To make matters worse, an inappropriate choice of texts may be forced upon you by an exam syllabus. Or, if you can choose your own, you may end up teaching a text that you love but the students hate – an excruciating experience.

HOWEVER, if  you still feel strongly, as I do, that despite all these problems and pitfalls, literature remains supremely worth teaching, and can be very successful in the classroom, then this is a webinar for you.

First, we shall discuss ways of presenting a poem, dealing with its difficulties and subleties, and getting learners to engage with its sound, language and meaning. Next we shall consider what kind of literature is best for the language learner, depending on age, stage, and context. Finally we shall debate some of the cultural and personal issues which arise.

Literature is inspiring, beautiful, eloquent, and memorable. It deals with the big universal experiences of human life: love, death, sexuality, sickness, religion, childhood, friendship, and so forth. As such, it is certainly more interesting than the bland inoffensive materials favoured in ELT classes and textbooks!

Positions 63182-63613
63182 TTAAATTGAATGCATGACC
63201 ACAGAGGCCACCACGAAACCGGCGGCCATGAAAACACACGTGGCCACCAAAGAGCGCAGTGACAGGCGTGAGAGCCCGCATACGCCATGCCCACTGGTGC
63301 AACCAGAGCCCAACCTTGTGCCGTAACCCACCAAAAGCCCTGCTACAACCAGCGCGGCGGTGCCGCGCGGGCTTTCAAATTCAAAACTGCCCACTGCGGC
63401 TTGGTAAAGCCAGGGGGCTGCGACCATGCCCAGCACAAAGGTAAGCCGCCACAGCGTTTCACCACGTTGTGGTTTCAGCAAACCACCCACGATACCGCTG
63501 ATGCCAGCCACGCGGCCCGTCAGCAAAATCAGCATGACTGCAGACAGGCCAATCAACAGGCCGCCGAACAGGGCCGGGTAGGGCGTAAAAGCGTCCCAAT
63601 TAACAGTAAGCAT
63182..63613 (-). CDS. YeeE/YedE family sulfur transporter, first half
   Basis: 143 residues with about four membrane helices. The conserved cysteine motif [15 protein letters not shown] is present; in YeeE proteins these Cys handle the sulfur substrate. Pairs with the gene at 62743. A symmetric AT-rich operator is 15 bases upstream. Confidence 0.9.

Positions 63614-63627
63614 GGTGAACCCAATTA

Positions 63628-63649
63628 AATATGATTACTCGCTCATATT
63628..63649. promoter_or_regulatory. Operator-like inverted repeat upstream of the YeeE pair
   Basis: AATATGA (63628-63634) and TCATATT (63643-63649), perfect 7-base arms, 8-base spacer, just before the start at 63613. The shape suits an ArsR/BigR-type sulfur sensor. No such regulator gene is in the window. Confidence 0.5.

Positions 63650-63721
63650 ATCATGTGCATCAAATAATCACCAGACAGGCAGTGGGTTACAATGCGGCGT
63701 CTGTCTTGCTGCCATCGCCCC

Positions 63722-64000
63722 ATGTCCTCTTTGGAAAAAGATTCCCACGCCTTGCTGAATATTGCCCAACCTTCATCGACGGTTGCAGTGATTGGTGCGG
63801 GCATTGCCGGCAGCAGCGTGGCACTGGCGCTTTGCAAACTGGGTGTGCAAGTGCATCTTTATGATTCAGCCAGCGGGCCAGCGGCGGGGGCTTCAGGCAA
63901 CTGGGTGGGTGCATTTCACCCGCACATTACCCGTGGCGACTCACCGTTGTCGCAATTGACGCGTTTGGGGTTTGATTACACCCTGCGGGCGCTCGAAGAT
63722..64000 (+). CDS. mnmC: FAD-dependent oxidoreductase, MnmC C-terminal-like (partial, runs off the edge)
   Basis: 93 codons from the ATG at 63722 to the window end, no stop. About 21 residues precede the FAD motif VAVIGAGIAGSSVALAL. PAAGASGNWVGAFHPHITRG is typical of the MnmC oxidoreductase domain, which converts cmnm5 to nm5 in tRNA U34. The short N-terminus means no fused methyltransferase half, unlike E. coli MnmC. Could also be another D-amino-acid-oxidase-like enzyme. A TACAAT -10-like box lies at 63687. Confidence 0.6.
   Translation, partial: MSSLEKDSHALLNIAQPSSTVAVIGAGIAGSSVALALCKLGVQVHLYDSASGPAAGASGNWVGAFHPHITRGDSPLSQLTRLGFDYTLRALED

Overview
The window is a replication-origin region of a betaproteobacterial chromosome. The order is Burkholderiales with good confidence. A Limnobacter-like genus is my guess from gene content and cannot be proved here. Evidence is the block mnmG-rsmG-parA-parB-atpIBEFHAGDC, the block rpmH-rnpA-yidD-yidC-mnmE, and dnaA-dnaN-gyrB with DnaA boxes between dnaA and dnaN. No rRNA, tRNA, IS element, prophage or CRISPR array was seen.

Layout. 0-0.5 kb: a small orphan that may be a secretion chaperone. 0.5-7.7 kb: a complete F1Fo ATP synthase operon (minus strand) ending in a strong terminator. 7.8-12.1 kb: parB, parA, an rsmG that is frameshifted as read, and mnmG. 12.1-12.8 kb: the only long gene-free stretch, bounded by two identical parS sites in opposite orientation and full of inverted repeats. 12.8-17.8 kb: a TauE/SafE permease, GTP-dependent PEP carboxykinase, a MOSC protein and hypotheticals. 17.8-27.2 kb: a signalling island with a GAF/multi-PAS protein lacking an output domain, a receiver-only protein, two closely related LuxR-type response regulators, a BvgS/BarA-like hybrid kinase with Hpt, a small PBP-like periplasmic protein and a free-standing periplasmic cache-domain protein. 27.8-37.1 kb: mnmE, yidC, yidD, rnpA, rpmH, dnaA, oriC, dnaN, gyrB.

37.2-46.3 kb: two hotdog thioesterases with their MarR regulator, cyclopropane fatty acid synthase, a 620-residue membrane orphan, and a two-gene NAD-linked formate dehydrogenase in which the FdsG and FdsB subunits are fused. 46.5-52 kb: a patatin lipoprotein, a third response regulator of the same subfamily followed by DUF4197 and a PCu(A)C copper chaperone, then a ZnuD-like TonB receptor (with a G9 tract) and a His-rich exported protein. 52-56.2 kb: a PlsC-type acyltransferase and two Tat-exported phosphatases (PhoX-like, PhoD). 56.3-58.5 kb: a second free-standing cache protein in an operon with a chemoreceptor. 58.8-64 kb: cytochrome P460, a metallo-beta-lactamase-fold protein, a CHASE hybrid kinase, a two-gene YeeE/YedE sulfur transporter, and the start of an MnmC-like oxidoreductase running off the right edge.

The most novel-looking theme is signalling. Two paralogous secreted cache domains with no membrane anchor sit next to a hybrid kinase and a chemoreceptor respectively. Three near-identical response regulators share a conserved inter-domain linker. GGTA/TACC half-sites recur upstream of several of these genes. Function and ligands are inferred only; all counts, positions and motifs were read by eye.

I hope you will leave the webinar agreeing with me that, despite its difficulties, literature in the language classroom:

  • has a unique educational value;
  • is relevant to student contemporary lives and experiences;
  • can improve English language knowledge and use;
  • is enjoyable and stimulating for both teacher and students.

In short, my webinar argues strongly for the teaching of literature in ELT, but also candidly address the problems that come with it. I look forward to seeing you there, hearing your comments and opinions, and to benefitting from your own insights and experiences, too.

To find out more about using literature in English language teaching, register for Guy’s webinar on 14th or 17th January.